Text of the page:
When I heard the news, I had a flashback to when I was in my twenties and was deeply influenced by the Christian worship leader, Kevin Prosch. At one event where Kevin was leading worship, he only got through part of the second song when the Spirit of God fell upon that place and for the next three hours all of us were caught up in an ecstatic realm—some saw into heaven, some fell on their faces weeping—and for the first time in my life, what I had always known about the love of God became my experience, and changed me forever.

A few years later, Kevin publicly confessed his sexual brokenness that had hurt several women and destroyed his marriage. I was devastated.

We all have “heroes” that turn out to be mere mortals; or worse, maybe even “villains.”

In the two cases above, one managed to “escape” to heaven without facing the music here on earth—the other repented and turned his life around. I imagine that standing before God will be a very different experience for them—one exposed and ashamed; the other radiant with the joy of the redeemed.

When these failings happen, the Church’s usual lessons are, “Be careful!” and “Be accountable!” Worthy reminders, for sure.

The World’s usual response is “Pull their books/music off the shelves, their hypocrisy invalidates their message.”

But does it? I still sing Kevin’s songs. I’ll still reference Ravi’s logical arguments for truth.

Their credibility went up in smoke, but what is pure and true in their message will endure the flames.

This leads us to a question rarely addressed by either the Church or the World—why would God give such knowledge, talent and influence to people He knows will use it to abuse others for their own gain?

This isn’t only a modern question—why give Solomon divine wisdom and limitless wealth if he would end up worshipping the idols of his 700 wives and 300 concubines?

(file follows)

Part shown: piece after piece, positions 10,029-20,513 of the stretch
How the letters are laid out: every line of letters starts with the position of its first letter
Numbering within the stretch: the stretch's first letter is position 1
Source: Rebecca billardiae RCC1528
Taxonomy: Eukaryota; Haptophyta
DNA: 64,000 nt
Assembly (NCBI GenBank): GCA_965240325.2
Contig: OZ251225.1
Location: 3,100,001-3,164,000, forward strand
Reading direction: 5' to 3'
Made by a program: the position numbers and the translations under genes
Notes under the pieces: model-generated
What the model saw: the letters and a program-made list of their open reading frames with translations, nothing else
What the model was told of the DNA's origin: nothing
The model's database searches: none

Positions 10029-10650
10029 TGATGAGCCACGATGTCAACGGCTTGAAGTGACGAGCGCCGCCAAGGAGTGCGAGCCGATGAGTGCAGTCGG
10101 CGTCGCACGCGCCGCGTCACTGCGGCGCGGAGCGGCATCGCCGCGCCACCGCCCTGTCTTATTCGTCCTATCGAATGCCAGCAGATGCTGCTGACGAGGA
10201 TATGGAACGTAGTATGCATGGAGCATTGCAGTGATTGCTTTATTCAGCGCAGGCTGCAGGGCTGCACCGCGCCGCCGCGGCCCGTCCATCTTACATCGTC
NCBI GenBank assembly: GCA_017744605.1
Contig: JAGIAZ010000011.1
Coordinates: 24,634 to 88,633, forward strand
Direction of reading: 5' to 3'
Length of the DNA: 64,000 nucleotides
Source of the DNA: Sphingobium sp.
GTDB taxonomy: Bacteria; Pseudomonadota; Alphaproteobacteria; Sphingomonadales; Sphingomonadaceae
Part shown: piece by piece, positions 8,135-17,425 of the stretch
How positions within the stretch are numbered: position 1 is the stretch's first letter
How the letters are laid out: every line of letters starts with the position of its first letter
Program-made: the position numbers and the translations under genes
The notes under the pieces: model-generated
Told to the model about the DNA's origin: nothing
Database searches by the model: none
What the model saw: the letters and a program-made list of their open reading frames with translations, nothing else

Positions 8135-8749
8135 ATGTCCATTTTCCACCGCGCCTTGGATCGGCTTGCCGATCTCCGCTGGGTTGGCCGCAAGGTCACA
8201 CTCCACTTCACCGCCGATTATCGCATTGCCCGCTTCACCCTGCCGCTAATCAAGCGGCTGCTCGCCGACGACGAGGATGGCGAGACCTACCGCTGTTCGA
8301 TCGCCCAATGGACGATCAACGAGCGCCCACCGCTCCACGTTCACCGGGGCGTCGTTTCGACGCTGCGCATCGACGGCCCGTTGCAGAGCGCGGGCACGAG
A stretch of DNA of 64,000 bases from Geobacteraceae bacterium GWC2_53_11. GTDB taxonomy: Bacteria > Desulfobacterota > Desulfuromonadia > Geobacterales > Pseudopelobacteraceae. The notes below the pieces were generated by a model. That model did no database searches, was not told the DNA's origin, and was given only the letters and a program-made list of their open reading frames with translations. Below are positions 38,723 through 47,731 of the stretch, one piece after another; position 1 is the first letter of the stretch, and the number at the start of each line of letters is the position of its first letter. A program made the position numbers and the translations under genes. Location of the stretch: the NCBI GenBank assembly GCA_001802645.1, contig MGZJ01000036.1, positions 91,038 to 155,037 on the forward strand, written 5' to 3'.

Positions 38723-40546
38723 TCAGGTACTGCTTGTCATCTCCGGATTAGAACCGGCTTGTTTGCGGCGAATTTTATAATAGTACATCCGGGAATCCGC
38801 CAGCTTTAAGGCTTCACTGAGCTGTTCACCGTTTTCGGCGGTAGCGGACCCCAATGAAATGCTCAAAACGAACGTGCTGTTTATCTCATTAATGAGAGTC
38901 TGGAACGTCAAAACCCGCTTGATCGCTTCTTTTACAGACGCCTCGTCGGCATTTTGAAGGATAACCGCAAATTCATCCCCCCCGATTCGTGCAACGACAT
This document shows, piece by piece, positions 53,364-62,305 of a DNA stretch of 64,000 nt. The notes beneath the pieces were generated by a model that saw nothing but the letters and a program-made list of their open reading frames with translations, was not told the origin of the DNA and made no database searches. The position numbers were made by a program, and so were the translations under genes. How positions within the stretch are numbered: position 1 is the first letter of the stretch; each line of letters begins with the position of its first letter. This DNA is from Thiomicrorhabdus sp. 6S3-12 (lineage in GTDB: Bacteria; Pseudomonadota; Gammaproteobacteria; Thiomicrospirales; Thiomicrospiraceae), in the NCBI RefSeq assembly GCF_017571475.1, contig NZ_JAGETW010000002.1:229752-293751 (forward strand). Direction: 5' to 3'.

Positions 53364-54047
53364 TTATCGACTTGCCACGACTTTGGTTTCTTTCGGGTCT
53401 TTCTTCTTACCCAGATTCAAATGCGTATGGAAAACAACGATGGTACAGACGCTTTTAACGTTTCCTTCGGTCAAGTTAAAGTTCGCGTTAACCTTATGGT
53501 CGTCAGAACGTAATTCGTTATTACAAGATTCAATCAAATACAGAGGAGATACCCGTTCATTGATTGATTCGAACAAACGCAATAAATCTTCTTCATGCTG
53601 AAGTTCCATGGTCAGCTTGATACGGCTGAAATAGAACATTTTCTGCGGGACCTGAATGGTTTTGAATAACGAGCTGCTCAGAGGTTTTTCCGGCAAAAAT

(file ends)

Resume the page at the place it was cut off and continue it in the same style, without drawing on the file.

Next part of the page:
Why invite Judas to join the 12 disciples in the first place if he would end up as Jesus’ betrayer?

My answer—God’s love and humility is so astounding, that He will stoop to any depth to enter into our screwed-up world.

Solomon’s dedication of the Temple brought a visitation from God. Judas seemingly healed the sick and cast out demons with the rest of the disciples.

And God couldn’t wait for a generation that was ready to follow His Messiah, so He sent Jesus to a generation that crucified him.

Today, God can’t wait for an army of morally pure, completely selfless, all-loving people to carry His message to the world, so He slips it in between our foolish ambitions and pursuit of our own pleasure, and somehow His message manages to shine through.

As Kevin Prosch wrote in “So Come”:

               You’ve taken the precious from the worthless…

               You’ve chosen the weak things of this world to shame that which is strong

               And the foolish things to shame the wise

I remember one time my kids complaining about a church we visited. I understood—I had felt God’s presence more clearly in a mosque than in that church. But I told my kids, “The amazing thing is that if you look hard enough, God is in this church too. He’s infiltrated the movie studios, the music industry, the bars, the prisons, and even the Christian seminaries. In some places you have to look extra hard to find Him, but He’s there.”

So here’s my lesson from reflecting on my fallen heroes—Oh, the depth of God’s love and humility, to choose to be carried into our cities on the back of an “ass” over and over again, because He couldn’t wait for us to encounter His love just a little bit more today!

A Drama for Inauguration Day

As we prepare for the U.S. presidential Inauguration Day, so many thoughts and emotions are swirling through me, it’s hard for me to write them all down. Peacemaking is needed in our nation now more than ever.